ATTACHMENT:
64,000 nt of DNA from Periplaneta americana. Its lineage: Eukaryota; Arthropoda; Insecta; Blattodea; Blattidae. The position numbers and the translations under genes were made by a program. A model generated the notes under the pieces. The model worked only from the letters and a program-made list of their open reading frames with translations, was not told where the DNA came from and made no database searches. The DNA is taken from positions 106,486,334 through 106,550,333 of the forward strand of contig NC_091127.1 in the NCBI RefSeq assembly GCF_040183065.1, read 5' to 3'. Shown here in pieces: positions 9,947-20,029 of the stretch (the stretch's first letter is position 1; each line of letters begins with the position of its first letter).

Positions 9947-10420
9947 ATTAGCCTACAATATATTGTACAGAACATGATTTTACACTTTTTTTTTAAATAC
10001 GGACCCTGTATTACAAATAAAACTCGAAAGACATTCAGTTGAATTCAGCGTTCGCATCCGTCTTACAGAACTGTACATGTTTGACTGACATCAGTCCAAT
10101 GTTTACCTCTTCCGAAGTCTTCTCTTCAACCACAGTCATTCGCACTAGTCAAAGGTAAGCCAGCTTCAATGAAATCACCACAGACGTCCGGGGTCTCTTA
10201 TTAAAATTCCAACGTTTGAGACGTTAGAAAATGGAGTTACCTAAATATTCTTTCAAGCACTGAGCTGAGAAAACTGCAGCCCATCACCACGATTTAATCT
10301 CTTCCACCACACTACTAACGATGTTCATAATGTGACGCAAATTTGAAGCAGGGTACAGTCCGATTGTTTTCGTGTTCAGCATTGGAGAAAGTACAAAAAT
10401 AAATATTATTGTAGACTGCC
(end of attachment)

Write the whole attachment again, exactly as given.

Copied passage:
64,000 nt of DNA from Periplaneta americana. Its lineage: Eukaryota; Arthropoda; Insecta; Blattodea; Blattidae. The position numbers and the translations under genes were made by a program. A model generated the notes under the pieces. The model worked only from the letters and a program-made list of their open reading frames with translations, was not told where the DNA came from and made no database searches. The DNA is taken from positions 106,486,334 through 106,550,333 of the forward strand of contig NC_091127.1 in the NCBI RefSeq assembly GCF_040183065.1, read 5' to 3'. Shown here in pieces: positions 9,947-20,029 of the stretch (the stretch's first letter is position 1; each line of letters begins with the position of its first letter).

Positions 9947-10420
9947 ATTAGCCTACAATATATTGTACAGAACATGATTTTACACTTTTTTTTTAAATAC
10001 GGACCCTGTATTACAAATAAAACTCGAAAGACATTCAGTTGAATTCAGCGTTCGCATCCGTCTTACAGAACTGTACATGTTTGACTGACATCAGTCCAAT
10101 GTTTACCTCTTCCGAAGTCTTCTCTTCAACCACAGTCATTCGCACTAGTCAAAGGTAAGCCAGCTTCAATGAAATCACCACAGACGTCCGGGGTCTCTTA
10201 TTAAAATTCCAACGTTTGAGACGTTAGAAAATGGAGTTACCTAAATATTCTTTCAAGCACTGAGCTGAGAAAACTGCAGCCCATCACCACGATTTAATCT
10301 CTTCCACCACACTACTAACGATGTTCATAATGTGACGCAAATTTGAAGCAGGGTACAGTCCGATTGTTTTCGTGTTCAGCATTGGAGAAAGTACAAAAAT
10401 AAATATTATTGTAGACTGCC